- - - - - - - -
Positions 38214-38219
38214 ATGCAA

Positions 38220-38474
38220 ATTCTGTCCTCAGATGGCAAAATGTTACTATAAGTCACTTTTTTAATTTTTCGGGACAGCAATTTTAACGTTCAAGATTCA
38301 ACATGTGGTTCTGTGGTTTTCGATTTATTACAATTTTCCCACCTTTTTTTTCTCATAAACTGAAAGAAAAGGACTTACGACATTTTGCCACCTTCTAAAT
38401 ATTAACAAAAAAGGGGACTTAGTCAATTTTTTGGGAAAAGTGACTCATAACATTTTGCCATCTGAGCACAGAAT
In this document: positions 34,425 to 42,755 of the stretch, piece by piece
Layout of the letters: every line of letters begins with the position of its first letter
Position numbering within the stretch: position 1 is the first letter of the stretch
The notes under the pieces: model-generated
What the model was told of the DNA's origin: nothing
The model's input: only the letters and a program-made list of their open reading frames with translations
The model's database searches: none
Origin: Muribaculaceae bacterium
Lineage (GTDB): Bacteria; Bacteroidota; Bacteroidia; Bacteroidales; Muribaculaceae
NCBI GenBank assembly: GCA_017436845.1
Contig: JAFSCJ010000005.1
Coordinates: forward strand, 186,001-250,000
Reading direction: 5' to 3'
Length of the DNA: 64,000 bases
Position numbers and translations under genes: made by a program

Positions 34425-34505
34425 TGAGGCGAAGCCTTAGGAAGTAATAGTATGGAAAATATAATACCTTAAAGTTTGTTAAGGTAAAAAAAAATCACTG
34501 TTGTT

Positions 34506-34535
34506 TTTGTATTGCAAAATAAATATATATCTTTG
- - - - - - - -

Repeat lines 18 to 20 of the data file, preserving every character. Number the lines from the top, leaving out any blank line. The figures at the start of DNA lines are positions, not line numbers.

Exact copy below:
Coordinates: forward strand, 186,001-250,000
Reading direction: 5' to 3'
Length of the DNA: 64,000 bases